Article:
2016-02-26 05:14:27 – Biological Hazard – USA


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RSOE Emergency and Disaster Information Service
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2016-02-26 05:14:27 – Biological Hazard – USA
EDIS Code: BH-20160226-52242-USA
Date&Time: 2016-02-26 05:14:27 [UTC]
Continent: North-America
Country: USA
State/Prov.: State of New Jersey,
Location: Shore Medical Center,
City: Somers Point
Number of infected people: 200
More than 200 people treated at a New Jersey medical center may have been exposed to HIV or hepatitis B or C because of a former employee accused of tampering with drugs, the hospital said on Thursday. Shore Medical Center in Somers Point, located on the southern New Jersey coast outside of Atlantic City, sent letters last week to 213 patients who were treated with certain intravenous medications, including morphine, between June 1, 2013 and Sept. 17, 2014. “We have been working with public health authorities to determine if patients could have been exposed to blood-borne pathogens at Shore through contact with this employee’s blood,” said hospital spokesman Brian Cahill in a statement. Free testing and support are being offered to the patients, the hospital said. New Jersey Health Department spokeswoman Dawn Thomas described the risk of exposure as low. Frederick McLeish, 53, a former pharmacist at the hospital, is accused of removing the drugs from vials intended to be used in the preparation of intravenous medications for patients, and replacing them with a saline solution. His attorney, John Zarych, declined to comment on the case. The hospital detected a problem and fired McLeish, of Egg Harbor Township, after an internal investigation. On Jan. 21 he was indicted by an Atlantic County grand jury on charges of drug tampering, theft and drug possession. He was released on bail the same day, according to a court official. On Monday, McLeish was arraigned in Atlantic County Superior Court. A status hearing, at which he is expected to enter a plea, has been scheduled for March 7. McLeish had been authorized to prescribe, dispense or administer medication, according to the Atlantic County prosecutor’s office. The hospital, state health department and Centers for Disease Control and Prevention are still investigating.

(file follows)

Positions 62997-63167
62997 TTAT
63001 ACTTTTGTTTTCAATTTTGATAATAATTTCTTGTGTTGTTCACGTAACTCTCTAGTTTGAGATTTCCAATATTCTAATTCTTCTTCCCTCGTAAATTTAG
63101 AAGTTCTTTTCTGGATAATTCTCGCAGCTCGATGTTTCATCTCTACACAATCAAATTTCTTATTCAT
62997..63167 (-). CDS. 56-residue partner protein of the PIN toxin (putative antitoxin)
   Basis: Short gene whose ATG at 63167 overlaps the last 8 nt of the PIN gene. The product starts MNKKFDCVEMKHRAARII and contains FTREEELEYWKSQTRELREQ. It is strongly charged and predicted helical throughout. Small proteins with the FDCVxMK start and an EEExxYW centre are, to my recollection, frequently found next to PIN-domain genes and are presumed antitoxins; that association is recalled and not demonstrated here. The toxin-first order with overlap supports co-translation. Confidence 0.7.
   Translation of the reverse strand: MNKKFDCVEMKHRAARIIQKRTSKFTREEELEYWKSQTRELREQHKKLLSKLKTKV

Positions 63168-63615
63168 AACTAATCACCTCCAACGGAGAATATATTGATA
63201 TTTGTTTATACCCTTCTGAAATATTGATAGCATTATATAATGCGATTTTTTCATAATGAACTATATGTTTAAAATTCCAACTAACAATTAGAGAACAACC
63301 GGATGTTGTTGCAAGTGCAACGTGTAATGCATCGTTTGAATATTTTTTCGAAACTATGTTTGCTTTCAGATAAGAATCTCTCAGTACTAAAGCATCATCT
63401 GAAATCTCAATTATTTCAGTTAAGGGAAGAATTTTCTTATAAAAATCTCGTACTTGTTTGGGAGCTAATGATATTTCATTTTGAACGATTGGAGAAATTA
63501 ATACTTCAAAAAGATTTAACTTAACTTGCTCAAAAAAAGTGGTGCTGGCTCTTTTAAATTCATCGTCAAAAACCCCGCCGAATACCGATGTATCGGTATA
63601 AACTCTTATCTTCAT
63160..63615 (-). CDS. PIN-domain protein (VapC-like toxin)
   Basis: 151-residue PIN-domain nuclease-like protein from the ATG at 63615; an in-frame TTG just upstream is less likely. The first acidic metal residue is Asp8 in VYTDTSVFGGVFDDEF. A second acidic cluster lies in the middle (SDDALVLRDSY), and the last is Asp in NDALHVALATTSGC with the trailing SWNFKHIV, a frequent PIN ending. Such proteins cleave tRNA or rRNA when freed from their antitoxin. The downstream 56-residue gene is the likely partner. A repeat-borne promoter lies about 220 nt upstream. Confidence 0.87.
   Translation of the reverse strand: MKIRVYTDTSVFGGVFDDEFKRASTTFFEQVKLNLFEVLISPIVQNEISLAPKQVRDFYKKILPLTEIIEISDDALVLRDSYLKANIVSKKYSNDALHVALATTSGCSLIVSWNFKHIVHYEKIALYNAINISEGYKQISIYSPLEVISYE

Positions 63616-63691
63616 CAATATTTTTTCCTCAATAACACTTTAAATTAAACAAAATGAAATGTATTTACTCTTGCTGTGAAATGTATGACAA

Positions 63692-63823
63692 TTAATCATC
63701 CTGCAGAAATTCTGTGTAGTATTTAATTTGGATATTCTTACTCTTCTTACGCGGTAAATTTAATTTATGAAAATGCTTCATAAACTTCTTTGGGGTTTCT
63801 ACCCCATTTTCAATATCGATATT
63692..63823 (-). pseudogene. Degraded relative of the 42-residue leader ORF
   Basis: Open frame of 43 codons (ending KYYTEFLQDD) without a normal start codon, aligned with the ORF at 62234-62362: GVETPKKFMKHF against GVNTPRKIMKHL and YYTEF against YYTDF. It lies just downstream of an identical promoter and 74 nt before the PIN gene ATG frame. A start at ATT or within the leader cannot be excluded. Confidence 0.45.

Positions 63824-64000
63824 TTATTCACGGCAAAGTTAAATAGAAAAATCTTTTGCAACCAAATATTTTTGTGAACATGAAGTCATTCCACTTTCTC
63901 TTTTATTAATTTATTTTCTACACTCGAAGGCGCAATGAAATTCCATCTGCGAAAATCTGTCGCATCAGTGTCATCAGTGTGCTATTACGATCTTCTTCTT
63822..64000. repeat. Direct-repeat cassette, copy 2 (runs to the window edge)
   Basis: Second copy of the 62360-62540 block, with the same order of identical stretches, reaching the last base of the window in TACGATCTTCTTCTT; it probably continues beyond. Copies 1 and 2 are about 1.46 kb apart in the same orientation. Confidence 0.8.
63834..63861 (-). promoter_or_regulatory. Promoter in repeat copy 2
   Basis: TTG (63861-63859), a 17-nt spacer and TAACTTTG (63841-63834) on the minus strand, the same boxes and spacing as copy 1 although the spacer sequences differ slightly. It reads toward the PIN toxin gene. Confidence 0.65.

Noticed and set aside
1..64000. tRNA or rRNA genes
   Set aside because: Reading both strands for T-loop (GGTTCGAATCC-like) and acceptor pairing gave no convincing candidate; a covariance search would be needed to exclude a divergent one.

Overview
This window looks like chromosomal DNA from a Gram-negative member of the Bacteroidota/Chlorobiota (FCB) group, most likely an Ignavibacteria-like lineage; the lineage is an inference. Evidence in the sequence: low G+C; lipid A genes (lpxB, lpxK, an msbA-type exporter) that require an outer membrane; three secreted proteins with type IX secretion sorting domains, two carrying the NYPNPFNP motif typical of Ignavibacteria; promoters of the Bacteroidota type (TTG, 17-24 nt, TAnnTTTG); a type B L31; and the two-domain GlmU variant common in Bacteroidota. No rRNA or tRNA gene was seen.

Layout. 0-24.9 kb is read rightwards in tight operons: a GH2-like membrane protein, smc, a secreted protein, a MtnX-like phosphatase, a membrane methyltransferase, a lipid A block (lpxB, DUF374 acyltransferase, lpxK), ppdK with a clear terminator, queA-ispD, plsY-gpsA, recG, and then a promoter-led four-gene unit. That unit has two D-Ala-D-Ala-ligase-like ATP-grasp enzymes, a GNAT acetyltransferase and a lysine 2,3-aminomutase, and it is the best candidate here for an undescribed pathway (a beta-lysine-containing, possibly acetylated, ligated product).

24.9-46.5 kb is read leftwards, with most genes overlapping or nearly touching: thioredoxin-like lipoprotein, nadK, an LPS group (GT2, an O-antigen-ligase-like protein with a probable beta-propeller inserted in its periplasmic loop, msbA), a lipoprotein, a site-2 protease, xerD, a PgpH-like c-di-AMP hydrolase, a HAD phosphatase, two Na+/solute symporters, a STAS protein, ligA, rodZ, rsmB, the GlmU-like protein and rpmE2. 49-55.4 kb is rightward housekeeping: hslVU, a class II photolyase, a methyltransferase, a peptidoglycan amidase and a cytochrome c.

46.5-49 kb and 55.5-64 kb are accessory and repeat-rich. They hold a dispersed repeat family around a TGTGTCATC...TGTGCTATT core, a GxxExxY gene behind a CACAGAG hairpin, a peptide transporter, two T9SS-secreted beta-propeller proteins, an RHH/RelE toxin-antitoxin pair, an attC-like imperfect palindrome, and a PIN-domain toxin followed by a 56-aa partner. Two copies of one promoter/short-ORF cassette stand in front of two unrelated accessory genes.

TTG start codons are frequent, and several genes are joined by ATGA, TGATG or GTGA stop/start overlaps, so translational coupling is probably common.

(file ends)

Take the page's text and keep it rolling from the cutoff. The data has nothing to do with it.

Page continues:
The name of Hazard: HIV or hepatitis B or C infection
Species: Human
Status: Confirmed
Posted:2016-02-26 05:14:27 [UTC]

How Would CDC Know That 3.2 million Americans Have Hepatitis C, That Were Born Between 1945 and 1965? Unless They Gave It To Them…


Email Received from CDC:

Viral Hepatitis Updates from CDC

CDC Releases New Phase of the Know More Hepatitis Campaign
Of the estimated 3.2 million Americans who have Hepatitis C, 3 in 4 are people born from 1945 to 1965. The Know More Hepatitis campaign encourages everyone born from 1945-1965 to follow the CDC recommendation to get tested for Hepatitis C.

The campaign is being implemented using a variety of multi-media channels including print, radio and TV PSAs, as well as airport dioramas, billboards, and transit advertisements. CDC developed additional campaign materials to help educate patients and promote testing for Hepatitis C including a new video PSA “Hepatitis C: A Hidden Disease”which shows that even if you have a healthy life and no symptoms, you could still have Hepatitis C.

Implementing the Viral Hepatitis Action Plan: The Role of Community Leadership
Since the release of the 2014 Action Plan for the Prevention, Care, & Treatment of Viral Hepatitis, groups like Hep B United (HBU) have used it as a framework to help guide their work. HBU utilized the Stakeholders’ Workbook as a starting point to develop a Strategic Plan which highlights HBU members’ areas of focus: community and provider education, improving testing and linkage to care to prevent hepatitis B-related liver disease and cancer, eliminating perinatal transmission of hepatitis B, and strengthening hepatitis B and C surveillance efforts. HBU also developed Opportunities for Federal-Community Collaboration to Reduce Disparities in Hepatitis B: 2014-2016 which highlights ways in which HBU members can collaborate in larger federal inter-agency efforts. https://blog.aids.gov/2015/01/implementing-the-viral-hepatitis-action-plan-the-role-of-community-leadership.html

NIH Announces Funding for New Technologies for Viral Hepatitis
The National Institutes of Health (NIH) has issued a funding opportunity announcement (FOA). A Small Business Innovation Research (SBIR) grant entitled New Technologies for Viral Hepatitis SBIR (R43/R44) encourages small businesses to address viral hepatitis research opportunities delineated in the Action Plan including (but not limited to) the development of: rapid screening tests, new diagnostic tests, tests for viral hepatitis-related complications, practical models of care, new and improved therapies to treat viral hepatitis or manage complications of disease or antiviral treatment, genetic-based tests for patient management or treatment selection, preventive vaccines, innovative approaches to pathogen identification and reduction in blood products. https://blog.aids.gov/2015/01/nih-announces-funding-for-new-technologies-for-viral-hepatitis.html